The belt wars continue

10 May 2014 - Orgo

5CPP.PNGTwo research groups have almost simultaneously reported the synthesis of 5-cycloparaphenylene (5CPP), the chemical compound with 5 phenylene groups joined together in a loop via 1,4-connnections and of some relevance because it also makes up the equatorial belt of fullerene. Team Evans, Darzi & Jasti (DOI) beat team Kayahara, Patel & Yamago (DOI) by just a month. Both teams are veterans in the field with a track record of research on similar but larger nanohoops (earlier report here).

Team Jasti considered itself lucky to find traces of a 5CPP precursor amidst a 10CPP synthesis based on a dimerisation. This precursor (already strained by 32 kcal/mole) was then reduced by sodium naphthalenide to a dianion and reaction with methanol produced a neutral methanol-subtstituted 5CPP. Removing those groups with lithium diisopropylamide gave 5CPP itself as a "dark-red solid with a deep ruby colour" solution in toluene and stable at RT. Based on the crystal structure, Team Jasti reports a benzenoid structure with elongated phenyl-phenyl bonds and identical bond lengths for the phenyl hexagons. The displacement of each tertiary carbon atom out of the hexagon plane is 15.6°. The strain energy has increased to 119 kcal/mole.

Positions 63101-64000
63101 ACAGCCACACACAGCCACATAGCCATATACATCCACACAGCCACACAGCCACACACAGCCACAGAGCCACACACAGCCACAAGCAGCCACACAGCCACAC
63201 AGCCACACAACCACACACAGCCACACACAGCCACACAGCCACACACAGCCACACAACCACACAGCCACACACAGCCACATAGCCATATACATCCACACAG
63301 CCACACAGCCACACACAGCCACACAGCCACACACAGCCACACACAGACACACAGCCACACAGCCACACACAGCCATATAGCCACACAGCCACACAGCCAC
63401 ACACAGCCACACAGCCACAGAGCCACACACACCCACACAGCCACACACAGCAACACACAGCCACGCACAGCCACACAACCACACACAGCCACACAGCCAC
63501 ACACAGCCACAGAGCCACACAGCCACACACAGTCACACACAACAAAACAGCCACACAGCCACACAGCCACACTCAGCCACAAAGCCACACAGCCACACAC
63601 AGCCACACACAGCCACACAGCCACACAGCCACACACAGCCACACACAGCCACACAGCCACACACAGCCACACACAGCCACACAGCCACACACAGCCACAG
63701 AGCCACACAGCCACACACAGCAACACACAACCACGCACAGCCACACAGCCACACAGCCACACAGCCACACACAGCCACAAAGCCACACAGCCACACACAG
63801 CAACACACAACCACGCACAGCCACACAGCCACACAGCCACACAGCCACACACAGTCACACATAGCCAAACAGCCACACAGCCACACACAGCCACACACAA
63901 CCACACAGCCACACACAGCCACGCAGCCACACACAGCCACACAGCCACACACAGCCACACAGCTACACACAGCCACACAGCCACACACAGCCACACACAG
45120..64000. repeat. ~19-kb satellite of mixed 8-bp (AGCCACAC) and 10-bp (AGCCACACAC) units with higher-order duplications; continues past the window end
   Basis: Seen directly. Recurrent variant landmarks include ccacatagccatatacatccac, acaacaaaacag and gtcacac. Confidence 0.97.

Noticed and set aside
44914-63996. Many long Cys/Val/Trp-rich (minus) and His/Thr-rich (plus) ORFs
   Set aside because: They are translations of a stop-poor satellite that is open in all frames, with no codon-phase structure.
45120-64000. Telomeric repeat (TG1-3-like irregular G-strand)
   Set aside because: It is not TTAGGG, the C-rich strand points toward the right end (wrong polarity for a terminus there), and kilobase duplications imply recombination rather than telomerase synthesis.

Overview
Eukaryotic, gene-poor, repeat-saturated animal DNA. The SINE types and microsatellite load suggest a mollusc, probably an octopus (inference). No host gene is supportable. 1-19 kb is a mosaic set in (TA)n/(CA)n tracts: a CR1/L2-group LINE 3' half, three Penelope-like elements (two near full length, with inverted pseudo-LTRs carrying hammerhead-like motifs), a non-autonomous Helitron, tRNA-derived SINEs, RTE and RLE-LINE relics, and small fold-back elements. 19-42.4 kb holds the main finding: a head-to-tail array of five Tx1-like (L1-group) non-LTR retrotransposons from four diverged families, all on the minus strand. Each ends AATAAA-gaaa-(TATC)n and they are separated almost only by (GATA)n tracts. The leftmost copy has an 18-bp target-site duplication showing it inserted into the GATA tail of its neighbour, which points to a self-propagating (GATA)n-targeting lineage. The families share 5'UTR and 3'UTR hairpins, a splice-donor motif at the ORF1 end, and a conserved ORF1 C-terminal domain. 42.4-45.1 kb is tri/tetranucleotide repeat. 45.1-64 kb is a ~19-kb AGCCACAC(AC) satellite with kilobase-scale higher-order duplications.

In the meanwhile the Yamago team in their publication presented their strategy towards 5CPP as a hybrid of earlier Jasti and Yamago schemes and coincidently arrived at an almost identical 5CPP precursor with 4 methanol groups instead of just two. After reduction with tin chloride 5CPP was isolated as a "dark-purple solid".

Is 5CPP relevant? Here is a quote from Graham Bodwell in his Nature Chemistry News & Views item on the topic: "Just as the most skilled golfer makes the most difficult of shots look easy, the Jasti and Yamago groups have made the synthesis of 5CPP look straightforward. Ironically, this can make it very difficult to convey the significance of the accomplishment to the scientific community."